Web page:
The American Society for the Prevention of Cruelty to Animals estimates at least 10 percent of cats will eliminate outside of their litter box at some point in their life. If that's your cat, you probably have discovered that correcting his litter box behavior isn't your only problem. You also have to clean up the mess he's made in your home.
Cat urine continues to smell for quite some time after your cat has done the deed, especially if you haven't cleaned up the mess. The odor can even prompt your cat to continue returning to and urinating in unacceptable locations. Fortunately, there are a few ways to figure out where your cat has been eliminating.
Finding Urine Spots In Your Home
You can try several different methods for locating urine spots within your home.
- Look around your home for visible wet spots or stains. If your cat has been spraying, look at vertical surfaces as well as horizontal ones. Damp spots and puddles that smell like urine are a giveaway.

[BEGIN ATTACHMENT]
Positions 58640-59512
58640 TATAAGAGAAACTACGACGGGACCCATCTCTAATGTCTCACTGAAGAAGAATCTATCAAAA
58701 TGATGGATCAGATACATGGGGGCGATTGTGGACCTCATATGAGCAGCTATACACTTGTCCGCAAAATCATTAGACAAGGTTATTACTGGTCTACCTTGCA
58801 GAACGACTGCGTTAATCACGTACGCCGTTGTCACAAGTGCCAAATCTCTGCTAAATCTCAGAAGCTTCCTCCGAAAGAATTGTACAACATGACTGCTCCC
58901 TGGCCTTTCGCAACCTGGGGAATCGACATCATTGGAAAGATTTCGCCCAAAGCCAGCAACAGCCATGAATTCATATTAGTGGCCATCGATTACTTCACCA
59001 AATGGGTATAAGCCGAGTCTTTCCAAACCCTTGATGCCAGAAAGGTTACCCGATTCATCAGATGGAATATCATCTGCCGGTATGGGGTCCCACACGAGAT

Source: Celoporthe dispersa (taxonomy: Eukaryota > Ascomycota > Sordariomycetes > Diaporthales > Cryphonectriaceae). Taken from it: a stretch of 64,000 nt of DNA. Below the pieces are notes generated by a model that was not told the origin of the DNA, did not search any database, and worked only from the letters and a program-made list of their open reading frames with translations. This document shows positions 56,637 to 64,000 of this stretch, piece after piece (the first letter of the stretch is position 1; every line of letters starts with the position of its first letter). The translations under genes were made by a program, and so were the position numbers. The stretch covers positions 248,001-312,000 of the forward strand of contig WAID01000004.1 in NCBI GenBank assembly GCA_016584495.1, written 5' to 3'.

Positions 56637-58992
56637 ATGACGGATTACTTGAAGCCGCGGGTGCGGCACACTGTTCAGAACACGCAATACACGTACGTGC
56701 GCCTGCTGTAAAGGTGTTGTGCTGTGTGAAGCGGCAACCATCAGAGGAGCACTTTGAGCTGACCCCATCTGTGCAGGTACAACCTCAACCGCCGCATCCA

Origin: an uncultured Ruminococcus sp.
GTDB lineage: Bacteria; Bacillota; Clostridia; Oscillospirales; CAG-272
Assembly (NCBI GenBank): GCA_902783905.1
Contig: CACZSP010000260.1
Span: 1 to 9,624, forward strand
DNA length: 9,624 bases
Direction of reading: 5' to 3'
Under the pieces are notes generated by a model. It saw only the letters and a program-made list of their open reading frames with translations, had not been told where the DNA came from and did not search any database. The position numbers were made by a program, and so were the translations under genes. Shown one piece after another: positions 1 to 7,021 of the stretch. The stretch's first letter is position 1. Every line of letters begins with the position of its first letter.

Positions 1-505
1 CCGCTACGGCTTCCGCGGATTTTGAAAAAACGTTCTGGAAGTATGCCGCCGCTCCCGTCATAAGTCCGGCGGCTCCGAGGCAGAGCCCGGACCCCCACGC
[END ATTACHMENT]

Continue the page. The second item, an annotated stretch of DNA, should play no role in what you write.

- Follow your nose. Cat urine is odiferous. If one corner of your home or piece of furniture smells like cat urine, there is a good reason why.
- Observe your cat. If you suspect your cat is using the bathroom somewhere other than the litter box, keep an eye on him. You may catch him in the act.
- Use a black light to locate the urine stains in your home. Black lights are sold at most pet stores and can be used to identify urine stains because the stains will glow under the black light when the regular lights are turned off.
If you are using a black light to find urine spots, make sure to mark the spots where you have located urine stains so you can identify them when you turn the lights on.
Cleaning Urine Spots
Urine spots should be blotted with a towel and rinsed thoroughly with clean water. Once the urine spot has been cleaned, apply an enzyme cleaner to the spot to eliminate the odor. This step may need to be repeated to remove the smell.
If your cat has recently started eliminating outside of the litter box with no explanation as to why, you may need to contact your veterinarian. Litter box problems can be a sign of underlying medical issues.